Earlier this year the new welfare reforms were announced and it was revealed that benefits were being cut to £53 a week.
As a result, this new revelation has been met with anger and dismay across the nation. Suddenly people are beginning to take a stand and understand just how ludicrous these cuts are and just how dehumanising they have become.
I would love to join in with the outrage and the shock but unfortunately for young people this is nothing new. As many young people under 25 will already know, £53 is actually all young people are currently entitled to claim when out of work.
Yet despite this shockingly low amount people are expected to live off when out of work, I still find it quite disturbing that there are still a considerable amount of people who have this mentallity that people on benefits have it easy.
There is nothing fun or easy about living off benefits. When you take into consideration the fact that benefits do not cover the costs of things such as gas, electricity, food, water bill, travel, tv bill and phone bill, the prospect of living on £53 doesn’t seem so desirable. The media are very quick to misguide you into believing that individual benefit claimants are receiving thousands of pounds in hand-outs when actually majority of this money claimed in benefits, such as housing benefit goes directly to the landlord, in which most cases is the council. Hence the reason it is so damning to reduce the amount people can claim in jobseekers and income support to £53.
I’m growing tired of hearing people talk about the young bloke next door who has a house, doesn’t work and is living it up on his benefits. Spending all his dole on booze and a flat screen TV. Let’s us not forget that young people who are not in work and who claim job seekers are given £53 a week. Thats £212 a month.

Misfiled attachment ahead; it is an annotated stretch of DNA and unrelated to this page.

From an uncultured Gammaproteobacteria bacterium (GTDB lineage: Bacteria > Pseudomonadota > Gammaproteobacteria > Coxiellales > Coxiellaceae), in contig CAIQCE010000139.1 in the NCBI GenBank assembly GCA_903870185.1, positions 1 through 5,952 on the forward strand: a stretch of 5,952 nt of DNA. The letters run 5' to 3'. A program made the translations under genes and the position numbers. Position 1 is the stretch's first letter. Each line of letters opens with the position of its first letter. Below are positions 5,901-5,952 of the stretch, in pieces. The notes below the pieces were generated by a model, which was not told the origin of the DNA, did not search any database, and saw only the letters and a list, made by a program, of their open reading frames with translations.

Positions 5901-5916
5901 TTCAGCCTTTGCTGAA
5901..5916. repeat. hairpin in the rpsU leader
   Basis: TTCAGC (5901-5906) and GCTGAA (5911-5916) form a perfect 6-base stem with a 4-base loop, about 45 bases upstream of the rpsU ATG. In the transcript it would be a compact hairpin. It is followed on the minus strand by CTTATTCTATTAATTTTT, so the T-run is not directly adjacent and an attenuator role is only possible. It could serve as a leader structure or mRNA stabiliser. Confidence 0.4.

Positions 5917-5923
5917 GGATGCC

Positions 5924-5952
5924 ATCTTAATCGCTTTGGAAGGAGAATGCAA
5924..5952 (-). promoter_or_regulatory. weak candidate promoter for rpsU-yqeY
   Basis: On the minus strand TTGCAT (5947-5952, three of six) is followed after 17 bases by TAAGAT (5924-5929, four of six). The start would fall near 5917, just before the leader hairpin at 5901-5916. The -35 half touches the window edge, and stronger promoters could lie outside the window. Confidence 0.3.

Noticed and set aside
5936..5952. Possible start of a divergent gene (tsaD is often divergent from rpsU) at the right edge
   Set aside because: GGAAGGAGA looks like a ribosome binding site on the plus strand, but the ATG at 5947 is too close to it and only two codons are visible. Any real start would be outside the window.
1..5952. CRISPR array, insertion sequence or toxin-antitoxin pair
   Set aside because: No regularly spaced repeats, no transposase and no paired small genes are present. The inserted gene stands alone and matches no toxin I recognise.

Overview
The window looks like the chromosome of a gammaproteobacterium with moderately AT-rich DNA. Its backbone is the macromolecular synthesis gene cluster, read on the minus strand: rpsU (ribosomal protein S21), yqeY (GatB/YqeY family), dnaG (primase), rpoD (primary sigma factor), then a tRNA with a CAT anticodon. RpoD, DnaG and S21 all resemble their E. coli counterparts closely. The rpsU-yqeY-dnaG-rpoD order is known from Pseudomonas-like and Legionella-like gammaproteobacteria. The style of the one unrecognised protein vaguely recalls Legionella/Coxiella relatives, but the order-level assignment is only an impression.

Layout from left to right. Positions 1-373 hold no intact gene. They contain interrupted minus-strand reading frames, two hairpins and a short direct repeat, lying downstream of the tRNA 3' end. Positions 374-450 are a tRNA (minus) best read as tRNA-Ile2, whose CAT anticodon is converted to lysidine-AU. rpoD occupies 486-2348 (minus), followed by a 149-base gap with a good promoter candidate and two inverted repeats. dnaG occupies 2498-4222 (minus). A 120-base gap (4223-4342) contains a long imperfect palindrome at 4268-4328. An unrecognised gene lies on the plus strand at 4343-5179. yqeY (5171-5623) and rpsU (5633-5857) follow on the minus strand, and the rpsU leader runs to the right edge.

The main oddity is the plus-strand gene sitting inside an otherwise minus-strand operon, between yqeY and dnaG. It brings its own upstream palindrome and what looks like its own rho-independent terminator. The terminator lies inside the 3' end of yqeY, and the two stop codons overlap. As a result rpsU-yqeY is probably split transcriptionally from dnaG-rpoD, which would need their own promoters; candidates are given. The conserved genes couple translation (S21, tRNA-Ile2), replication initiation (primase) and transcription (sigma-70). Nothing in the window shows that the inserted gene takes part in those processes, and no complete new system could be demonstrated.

Now I’m struggling to understand why and how you can envy someone who has more than likely had to miss meals, miss bill payments and get themselves into countless debt in order to live a lifestyle that they can’t afford.
From the outside it may look as if those receiving benefits have everything handed to them on a plate but look a little closer and you’ll see that not everything is a green as it seems.
We shouldn’t complain about people who are not in work. We should complain about the lack of services which are there to encourage people back into work. It’s too easy to blame the people instead of addressing the real issue which is the system!
There is no incentive to help get people off benefits and back into employment. You find a job and suddenly you find yourself in the situation of no longer having the security of housing benefit and you find majority of your wages going on bills. More often than not, you end up working 5 days a week 10-12 hours a day only to find yourself struggling to keep your head above water.
Ultimately the benefit system is there to pick up those who fall on hard times. Of course there will be those few people who try and abuse the system but that doesn’t make it ok to generalize and tarnish everyone under the same brush. I’m a young person, I work full time , live independently, and im not on any benefits BUT I have been through the system and i came out the other end! So please think before you go judging. Not everyone is the same.